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DHSS Press Release



Rita Landgraf, Secretary
Jill Fredel, Director of Communications
302-255-9047, Pager 302-357-7498
Email: jill.fredel@state.de.us

Date: May 19, 2014
DHSS-5-2014





FIGHT THE BITE! PREVENTION IS THE BEST PROTECTION AGAINST TICK AND MOSQUITOBORNE DISEASES


DOVER (May 15, 2014) - Warm weather brings sunshine and short sleeves, but it also brings biting, blood-seeking insects. The Delaware Division of Public Health (DPH) reminds Delawareans that simple precautions will reduce your chances of getting tick or mosquito-borne infections this summer.

The most common disease spread by ticks in Delaware is Lyme disease, which is transmitted to humans by the bite of infected deer ticks. Ticks are active all year, but during the spring and summer months when we're enjoying outdoor activities, people get tick bites and tickborne diseases more often than any other time of year. In 2013, Delaware had over 500 confirmed cases of Lyme disease (54.7 cases per 100,000 population) - one of the highest incidence rates of Lyme disease in the nation.

Lyme symptoms can include a "bull's-eye" rash (seen in approximately half of Lyme disease cases in Delaware), fever, fatigue, headache, muscle and joint aches. Chronic joint, heart and neurological problems may occur. It usually takes 24-36 hours of attachment before disease is transmitted from a tick to a person. Early diagnosis and treatment are key to good health outcomes. Anyone bitten by a tick should monitor their health closely, and contact a physician if symptoms develop. Other tickborne illnesses such as Rocky Mountain spotted fever and ehrlichiosis can also occur, but are diagnosed much less frequently in Delaware.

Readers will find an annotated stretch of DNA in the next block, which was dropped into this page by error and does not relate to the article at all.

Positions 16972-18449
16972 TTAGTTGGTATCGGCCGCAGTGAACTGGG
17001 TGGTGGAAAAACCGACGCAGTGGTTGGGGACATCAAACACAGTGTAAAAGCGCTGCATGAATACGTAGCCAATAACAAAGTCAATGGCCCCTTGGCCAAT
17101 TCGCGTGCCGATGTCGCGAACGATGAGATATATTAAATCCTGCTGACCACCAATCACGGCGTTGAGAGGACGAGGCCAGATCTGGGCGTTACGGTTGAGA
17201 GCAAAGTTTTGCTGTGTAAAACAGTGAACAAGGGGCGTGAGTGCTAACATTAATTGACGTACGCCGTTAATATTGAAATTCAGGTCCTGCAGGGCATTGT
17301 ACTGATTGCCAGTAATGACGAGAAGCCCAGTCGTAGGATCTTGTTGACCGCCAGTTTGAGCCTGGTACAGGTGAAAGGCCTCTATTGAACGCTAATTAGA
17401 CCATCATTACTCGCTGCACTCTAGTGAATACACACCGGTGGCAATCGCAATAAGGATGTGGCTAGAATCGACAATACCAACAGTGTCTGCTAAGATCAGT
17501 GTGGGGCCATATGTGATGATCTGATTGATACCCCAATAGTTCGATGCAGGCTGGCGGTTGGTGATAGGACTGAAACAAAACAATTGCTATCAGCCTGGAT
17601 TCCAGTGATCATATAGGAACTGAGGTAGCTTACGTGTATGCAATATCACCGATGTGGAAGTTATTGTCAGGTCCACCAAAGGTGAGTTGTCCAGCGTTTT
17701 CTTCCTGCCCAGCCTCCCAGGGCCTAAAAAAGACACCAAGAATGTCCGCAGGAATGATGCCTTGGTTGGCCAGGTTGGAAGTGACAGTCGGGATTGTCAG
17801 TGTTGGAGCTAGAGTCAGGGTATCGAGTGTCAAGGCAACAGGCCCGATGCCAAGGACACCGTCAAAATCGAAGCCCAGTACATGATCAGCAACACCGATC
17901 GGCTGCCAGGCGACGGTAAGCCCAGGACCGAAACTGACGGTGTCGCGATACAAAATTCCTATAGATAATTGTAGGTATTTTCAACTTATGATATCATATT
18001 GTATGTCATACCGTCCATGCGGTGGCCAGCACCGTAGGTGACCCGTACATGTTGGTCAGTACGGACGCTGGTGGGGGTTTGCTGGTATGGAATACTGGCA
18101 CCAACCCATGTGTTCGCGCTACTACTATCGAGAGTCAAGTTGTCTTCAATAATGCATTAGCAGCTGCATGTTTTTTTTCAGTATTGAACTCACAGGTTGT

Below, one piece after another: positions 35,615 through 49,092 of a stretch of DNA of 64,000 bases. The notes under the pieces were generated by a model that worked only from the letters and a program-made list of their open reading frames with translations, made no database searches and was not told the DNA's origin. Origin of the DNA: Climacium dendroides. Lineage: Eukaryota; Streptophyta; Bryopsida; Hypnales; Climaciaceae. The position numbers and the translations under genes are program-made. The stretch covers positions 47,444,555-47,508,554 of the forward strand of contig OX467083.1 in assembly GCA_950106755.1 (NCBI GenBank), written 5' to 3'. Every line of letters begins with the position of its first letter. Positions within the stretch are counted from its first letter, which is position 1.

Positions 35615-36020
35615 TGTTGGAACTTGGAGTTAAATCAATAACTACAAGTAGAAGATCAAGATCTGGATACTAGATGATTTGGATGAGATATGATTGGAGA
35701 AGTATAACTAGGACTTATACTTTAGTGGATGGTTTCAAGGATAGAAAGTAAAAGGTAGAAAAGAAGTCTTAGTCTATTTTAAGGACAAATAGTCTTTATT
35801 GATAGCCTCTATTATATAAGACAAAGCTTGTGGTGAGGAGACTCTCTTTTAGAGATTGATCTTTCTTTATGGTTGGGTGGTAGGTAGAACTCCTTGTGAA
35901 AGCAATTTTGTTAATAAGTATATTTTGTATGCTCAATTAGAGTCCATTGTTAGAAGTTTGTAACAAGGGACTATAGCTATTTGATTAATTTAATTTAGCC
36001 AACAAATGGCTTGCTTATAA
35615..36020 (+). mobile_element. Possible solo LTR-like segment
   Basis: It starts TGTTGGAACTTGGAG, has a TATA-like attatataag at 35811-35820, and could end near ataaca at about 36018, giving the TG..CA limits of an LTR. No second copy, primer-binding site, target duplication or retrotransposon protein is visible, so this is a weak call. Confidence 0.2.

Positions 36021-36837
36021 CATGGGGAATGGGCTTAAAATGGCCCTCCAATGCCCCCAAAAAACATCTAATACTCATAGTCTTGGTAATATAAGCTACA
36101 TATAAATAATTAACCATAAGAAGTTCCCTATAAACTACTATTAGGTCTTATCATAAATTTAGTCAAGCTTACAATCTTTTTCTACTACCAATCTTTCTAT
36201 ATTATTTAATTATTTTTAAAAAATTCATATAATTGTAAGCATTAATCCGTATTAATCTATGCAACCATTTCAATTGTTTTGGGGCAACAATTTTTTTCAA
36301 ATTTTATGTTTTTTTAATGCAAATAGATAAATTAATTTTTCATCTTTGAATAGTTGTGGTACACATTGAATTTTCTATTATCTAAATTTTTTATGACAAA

Diseases transmitted to humans from the bite of an infected mosquito include West Nile virus (WNV), Eastern equine encephalitis (EEE), and several other diseases that cause brain inflammation (encephalitis). While Delaware has not had a confirmed human case of EEE since 1979, cases of WNV have occurred. In 2003, there were 17 confirmed human cases of WNV in Delaware, two which were fatal. During 2007, 2008 and 2011, one human case was confirmed each year. There was an increase in 2012 with nine cases, and there were three confirmed cases in 2013.

Approximately 80 percent of human WNV infections are mild and cause no apparent symptoms. Nearly 20 percent of those infected develop a mild illness (West Nile fever), which includes fever, body and muscle aches, headache, nausea, vomiting, and rash. A small percentage of patients, usually the elderly, develop severe neurological disease that results in meningitis or encephalitis.

DPH reminds residents to take the following protective measures to avoid tick and mosquito bites:

TICK PREVENTION

TICK REMOVAL

DPH does not recommend the use of home remedies such as petroleum jelly or hot matches for tick removal. These methods do not work and are potentially unsafe.

MOSQUITO PREVENTION

MOSQUITO-PROOF YOUR HOME, HELP YOUR COMMUNITY

Further information regarding Lyme disease and tick prevention can be found at CDC: www.cdc.gov/ticks
DPH: www.dhss.delaware.gov/dhss/dph/epi/lyme.html

Further information regarding mosquito prevention can be found at: CDC: www.cdc.gov/ncidod/dvbid/westnile/qa/prevention.htm For questions concerning mosquito control, please call Department of Natural Resources Environmental Control (DNREC) at: New Castle County (302) 836-2555
Kent/Sussex Counties (302) 422-1512 .
For additional information regarding human disease, contact DPH, Office of Infectious Disease Epidemiology at: 1-888-295-5156.

DPH, a division of DHSS, urges Delawareans to make healthier choices with the 5-2-1 Almost None campaign: eat 5 or more fruits and vegetables each day, have no more than 2 hours of recreational screen time each day (includes TV, computer, gaming), get 1 or more hours of physical activity each day, drink almost no sugary beverages.



Delaware Health and Social Services is committed to improving the quality of the lives of Delaware's citizens by promoting health and well-being, fostering self-sufficiency, and protecting vulnerable populations.





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